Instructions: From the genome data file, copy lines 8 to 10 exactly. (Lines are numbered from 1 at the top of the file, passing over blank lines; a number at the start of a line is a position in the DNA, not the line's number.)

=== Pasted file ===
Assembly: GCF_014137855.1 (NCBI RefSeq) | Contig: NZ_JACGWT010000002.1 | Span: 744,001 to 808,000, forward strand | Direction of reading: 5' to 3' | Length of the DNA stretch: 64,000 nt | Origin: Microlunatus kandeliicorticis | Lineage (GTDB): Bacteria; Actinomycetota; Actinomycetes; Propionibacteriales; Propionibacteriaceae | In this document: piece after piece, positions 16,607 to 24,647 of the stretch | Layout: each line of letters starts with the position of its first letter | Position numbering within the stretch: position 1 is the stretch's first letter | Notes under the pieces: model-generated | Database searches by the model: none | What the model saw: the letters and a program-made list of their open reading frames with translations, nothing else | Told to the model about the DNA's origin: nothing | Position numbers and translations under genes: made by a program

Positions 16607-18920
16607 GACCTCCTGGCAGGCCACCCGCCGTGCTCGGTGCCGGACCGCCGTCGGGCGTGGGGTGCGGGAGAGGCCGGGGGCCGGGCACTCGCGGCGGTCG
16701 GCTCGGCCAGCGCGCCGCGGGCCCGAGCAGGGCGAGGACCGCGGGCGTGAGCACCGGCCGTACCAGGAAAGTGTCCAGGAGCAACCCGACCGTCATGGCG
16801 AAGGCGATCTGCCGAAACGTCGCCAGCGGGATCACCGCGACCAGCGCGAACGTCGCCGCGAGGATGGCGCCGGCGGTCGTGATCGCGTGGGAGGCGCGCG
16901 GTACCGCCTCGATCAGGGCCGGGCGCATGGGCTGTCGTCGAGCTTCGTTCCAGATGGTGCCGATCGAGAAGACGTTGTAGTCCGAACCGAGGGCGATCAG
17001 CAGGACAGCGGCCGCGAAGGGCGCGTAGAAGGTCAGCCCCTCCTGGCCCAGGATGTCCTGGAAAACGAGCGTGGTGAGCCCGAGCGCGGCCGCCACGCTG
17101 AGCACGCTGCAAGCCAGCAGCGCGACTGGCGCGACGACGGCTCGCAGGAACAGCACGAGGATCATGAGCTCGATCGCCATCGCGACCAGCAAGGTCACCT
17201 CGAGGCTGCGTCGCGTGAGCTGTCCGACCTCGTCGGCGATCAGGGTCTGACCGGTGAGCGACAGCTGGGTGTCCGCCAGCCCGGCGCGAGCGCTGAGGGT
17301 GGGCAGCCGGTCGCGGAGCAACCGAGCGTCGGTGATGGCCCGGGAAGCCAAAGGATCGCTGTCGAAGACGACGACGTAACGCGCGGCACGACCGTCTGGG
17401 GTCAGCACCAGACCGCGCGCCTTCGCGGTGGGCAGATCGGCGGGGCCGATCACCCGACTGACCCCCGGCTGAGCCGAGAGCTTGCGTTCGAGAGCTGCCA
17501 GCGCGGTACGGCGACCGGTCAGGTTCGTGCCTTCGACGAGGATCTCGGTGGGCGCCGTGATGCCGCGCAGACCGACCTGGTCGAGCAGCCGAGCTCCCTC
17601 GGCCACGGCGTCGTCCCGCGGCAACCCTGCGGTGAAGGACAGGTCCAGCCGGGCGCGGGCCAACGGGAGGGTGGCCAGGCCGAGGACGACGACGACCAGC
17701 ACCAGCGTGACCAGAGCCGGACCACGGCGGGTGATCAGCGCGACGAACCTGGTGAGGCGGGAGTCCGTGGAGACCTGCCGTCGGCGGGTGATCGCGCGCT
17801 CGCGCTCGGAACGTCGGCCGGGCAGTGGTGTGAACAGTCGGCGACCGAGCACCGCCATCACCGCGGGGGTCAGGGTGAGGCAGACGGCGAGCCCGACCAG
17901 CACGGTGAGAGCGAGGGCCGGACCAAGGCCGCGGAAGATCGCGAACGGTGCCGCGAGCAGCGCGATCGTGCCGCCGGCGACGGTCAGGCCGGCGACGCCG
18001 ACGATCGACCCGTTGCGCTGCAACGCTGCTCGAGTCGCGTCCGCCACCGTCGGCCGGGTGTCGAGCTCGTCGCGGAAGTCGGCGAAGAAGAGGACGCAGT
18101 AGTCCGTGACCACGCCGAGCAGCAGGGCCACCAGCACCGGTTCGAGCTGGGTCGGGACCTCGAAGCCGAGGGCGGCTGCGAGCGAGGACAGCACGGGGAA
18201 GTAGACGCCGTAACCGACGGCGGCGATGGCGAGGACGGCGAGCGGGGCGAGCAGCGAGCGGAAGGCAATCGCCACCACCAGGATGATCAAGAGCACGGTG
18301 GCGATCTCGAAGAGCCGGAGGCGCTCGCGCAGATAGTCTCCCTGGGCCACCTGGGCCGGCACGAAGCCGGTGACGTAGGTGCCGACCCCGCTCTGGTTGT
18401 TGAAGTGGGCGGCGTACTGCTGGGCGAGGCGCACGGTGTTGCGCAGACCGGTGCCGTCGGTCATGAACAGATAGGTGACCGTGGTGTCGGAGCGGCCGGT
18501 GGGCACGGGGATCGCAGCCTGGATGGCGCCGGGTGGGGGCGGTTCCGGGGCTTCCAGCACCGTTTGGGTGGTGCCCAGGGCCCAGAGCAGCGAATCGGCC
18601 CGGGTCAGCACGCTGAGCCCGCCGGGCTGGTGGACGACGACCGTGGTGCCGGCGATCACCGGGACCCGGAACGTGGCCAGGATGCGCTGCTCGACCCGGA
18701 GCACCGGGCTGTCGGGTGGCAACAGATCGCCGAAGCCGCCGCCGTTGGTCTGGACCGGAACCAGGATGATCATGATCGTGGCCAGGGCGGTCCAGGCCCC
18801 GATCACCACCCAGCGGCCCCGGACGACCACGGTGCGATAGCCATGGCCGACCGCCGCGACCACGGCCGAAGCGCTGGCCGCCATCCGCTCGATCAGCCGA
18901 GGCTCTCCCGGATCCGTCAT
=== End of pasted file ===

17101 AGCACGCTGCAAGCCAGCAGCGCGACTGGCGCGACGACGGCTCGCAGGAACAGCACGAGGATCATGAGCTCGATCGCCATCGCGACCAGCAAGGTCACCT
17201 CGAGGCTGCGTCGCGTGAGCTGTCCGACCTCGTCGGCGATCAGGGTCTGACCGGTGAGCGACAGCTGGGTGTCCGCCAGCCCGGCGCGAGCGCTGAGGGT
17301 GGGCAGCCGGTCGCGGAGCAACCGAGCGTCGGTGATGGCCCGGGAAGCCAAAGGATCGCTGTCGAAGACGACGACGTAACGCGCGGCACGACCGTCTGGG